Serengeti National Park

Few people forget their first encounter with the Serengeti. Perhaps it’s the view from Naabi Hill at the park’s entrance, from where the grasslands appear to stretch to the ends of the earth. Or maybe it’s the coalition of lions stalking across open plains, their manes catching the breeze. Or it could be wildebeest and zebra migrating in their millions, following the ancient rhythm of Africa’s seasons. Whatever it is, welcome to one of the greatest wildlife-watching destinations on earth.

At 14,763sq km, the Serengeti is an epic place, and it’s renowned for its predators, especially lions, leopards, and cheetahs, with plenty of elephants in residence, too. A few black rhinos around Moru Kopjes offer a chance to glimpse all of the Big Five (lion, elephant, rhino, leopard, and buffalo), although the rhinos are very rarely seen. It’s also an incredible birdwatching destination, with over 500 species to spot.

When to Go

Year-round; July and August for wildebeest migration across the Mara River; February for wildebeest calving; February-May for birdwatching.



Serengeti Balloon Safaris

There’s no better way to see the Serengeti than by spending an hour floating over the plains at dawn, followed by an ‘Out of Africa’ full English breakfast in the bush under an acacia tree. You’ll rise to 1000m for a vast view, then drop to the treetop level. To be sure of a spot, reserve well in advance.


Wildlife Drives

A wildlife drive in Serengeti, whether self-drive, as part of an organized safari or as operated by your Serengeti lodge, is one of the most enjoyable things you can do in Africa. Exploring the Serengeti’s four major areas (Seronera and the South, Grumeti and the Western Corridor, Central Serengeti and Northern Serengeti) requires careful planning; understanding what each area has to offer and at what time of year will determine how you experience this wonderful place.


Walking Safaris

A new development in the Serengeti is the introduction of walking safaris. Led by Wayo Africa, multiday camping trips are available in the Moru Kopjes, at Kogatende (by the Mara River) and in other areas of the park, and they can be as relaxing or as adventurous as clients prefer. Expeditions can also be combined with other safaris.



The Serengeti has a full range of sleeping options, from basic campsites with no amenities to top-end luxury lodges and mobile camps that follow the herd migration. Most places within the park are top end, but there are a few more reasonably priced choices, plus several lower midrange places just outside the park borders.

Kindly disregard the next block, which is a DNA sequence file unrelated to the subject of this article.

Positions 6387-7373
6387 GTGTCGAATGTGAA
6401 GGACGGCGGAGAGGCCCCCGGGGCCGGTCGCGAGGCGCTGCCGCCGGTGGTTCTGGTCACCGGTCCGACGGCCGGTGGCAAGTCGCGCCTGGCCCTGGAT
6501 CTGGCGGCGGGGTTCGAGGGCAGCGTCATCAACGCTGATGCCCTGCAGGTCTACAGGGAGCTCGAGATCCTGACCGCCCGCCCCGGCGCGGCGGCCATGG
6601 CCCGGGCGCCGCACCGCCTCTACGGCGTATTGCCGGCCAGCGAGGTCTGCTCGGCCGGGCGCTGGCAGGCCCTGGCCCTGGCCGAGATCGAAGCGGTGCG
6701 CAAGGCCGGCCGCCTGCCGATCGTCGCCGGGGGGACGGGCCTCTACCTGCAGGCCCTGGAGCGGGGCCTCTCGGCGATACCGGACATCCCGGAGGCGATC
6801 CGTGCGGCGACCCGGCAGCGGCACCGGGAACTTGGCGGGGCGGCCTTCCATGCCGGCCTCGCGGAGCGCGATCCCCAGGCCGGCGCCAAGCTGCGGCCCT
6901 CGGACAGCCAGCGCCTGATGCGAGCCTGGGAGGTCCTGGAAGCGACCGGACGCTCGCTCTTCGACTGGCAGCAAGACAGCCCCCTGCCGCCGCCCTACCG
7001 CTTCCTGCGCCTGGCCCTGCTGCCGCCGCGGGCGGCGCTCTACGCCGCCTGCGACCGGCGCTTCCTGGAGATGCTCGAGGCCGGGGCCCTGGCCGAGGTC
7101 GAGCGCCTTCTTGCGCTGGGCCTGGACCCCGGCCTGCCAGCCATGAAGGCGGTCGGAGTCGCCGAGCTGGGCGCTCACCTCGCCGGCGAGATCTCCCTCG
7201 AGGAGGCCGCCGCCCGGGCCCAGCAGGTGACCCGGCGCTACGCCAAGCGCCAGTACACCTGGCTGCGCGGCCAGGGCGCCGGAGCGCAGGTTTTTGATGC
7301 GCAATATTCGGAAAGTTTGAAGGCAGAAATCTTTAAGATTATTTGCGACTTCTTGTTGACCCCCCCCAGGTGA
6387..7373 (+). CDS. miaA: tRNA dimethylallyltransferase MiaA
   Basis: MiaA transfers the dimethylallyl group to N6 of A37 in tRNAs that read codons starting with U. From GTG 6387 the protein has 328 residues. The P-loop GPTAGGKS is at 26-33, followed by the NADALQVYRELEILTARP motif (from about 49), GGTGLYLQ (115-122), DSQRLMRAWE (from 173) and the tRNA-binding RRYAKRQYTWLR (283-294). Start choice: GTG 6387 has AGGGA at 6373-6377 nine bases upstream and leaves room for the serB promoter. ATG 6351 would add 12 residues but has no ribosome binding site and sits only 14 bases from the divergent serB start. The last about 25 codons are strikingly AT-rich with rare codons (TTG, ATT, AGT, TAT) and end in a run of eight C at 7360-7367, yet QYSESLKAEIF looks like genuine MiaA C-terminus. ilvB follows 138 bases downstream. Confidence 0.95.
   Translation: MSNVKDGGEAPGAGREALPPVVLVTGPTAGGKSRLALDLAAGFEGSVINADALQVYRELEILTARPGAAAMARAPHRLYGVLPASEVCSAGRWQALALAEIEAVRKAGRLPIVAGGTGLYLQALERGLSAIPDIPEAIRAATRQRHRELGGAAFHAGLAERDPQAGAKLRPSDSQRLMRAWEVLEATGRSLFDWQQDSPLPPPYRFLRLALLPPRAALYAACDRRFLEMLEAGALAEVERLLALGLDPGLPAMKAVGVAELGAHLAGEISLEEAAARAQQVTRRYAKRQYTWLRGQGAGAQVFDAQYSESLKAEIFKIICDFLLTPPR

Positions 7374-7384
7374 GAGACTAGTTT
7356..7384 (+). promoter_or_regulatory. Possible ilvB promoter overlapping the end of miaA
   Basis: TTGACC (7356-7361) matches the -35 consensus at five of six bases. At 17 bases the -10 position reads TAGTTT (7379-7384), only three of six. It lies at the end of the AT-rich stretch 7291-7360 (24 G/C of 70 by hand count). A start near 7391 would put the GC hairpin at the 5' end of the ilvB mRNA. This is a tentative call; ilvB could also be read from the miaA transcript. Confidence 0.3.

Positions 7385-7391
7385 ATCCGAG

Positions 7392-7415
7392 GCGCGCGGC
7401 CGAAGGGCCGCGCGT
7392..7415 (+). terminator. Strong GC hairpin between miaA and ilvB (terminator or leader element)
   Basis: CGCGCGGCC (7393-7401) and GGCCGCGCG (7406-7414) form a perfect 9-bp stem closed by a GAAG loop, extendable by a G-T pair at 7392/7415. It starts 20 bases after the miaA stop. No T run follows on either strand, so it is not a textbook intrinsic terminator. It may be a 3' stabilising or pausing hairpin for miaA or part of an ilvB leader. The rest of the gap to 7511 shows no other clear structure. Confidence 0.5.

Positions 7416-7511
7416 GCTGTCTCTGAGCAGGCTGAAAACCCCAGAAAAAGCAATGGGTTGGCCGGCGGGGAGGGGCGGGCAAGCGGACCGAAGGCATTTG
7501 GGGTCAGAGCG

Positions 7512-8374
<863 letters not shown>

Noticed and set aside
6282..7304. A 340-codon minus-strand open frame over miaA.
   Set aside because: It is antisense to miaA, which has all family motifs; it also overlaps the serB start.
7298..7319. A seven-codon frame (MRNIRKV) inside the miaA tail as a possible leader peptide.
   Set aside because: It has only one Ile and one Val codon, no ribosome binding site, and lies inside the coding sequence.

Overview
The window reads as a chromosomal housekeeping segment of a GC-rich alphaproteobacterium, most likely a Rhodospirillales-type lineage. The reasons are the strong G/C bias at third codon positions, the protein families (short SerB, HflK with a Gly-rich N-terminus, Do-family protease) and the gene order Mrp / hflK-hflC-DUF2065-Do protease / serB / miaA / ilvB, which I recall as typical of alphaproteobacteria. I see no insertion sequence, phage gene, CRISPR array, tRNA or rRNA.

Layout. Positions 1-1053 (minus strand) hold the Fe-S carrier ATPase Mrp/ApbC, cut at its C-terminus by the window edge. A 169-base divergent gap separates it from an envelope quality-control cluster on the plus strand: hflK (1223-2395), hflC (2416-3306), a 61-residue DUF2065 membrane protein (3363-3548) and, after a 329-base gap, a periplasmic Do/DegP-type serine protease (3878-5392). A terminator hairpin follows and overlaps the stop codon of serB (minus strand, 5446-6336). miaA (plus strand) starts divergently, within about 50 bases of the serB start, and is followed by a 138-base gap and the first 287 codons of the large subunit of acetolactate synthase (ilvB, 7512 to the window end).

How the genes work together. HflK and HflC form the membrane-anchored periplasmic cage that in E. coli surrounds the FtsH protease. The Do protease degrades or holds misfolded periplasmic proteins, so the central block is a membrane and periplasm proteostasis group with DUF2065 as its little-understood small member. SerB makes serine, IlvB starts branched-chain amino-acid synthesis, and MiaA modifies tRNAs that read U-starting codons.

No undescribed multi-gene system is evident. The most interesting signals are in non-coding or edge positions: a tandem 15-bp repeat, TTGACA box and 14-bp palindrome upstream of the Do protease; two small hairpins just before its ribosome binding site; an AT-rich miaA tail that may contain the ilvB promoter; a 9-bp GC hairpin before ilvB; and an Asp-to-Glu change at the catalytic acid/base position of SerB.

Twiga Resthouse

Twiga offers simple but decent rooms with electricity and hot showers, and satellite TV in the lounge. Guests can use the kitchen, or meals can be cooked for you if you order way in advance. There are a well-stocked little bar and a bonfire at night.


Lamai Serengeti

Built on a Kopje near the Mara River in the far-northern Serengeti, Lamai blends into its surroundings so well it’s nearly invisible. There are two lodges, one with eight rooms and another with four, each with its own dining areas and swimming pools. All rooms have African-themed décor and soothing earth tones and are open-fronted, with wonderful views.


Kirawira Camp

A rare foray by Serena into the world of tented camps, kirawira makes you wonder why it doesn’t do it more often. The camp, ringing a low hill, works at the colonial theme with plenty if antiques and polished wood floors. The tents have big porches and very un-tent-like bathrooms. Guest rave about the food.


Grumeti Serengeti Tented Camp

This is one of the best and most luxurious camps in the Serengeti. It mixes its wild location with chic pan-African decor and the 10 tents are superb. Only three tents have unobstructed views of the Kanyanja River, a prime spot during the herd migration; at other times watch hippos while you lounge in the swimming pool.

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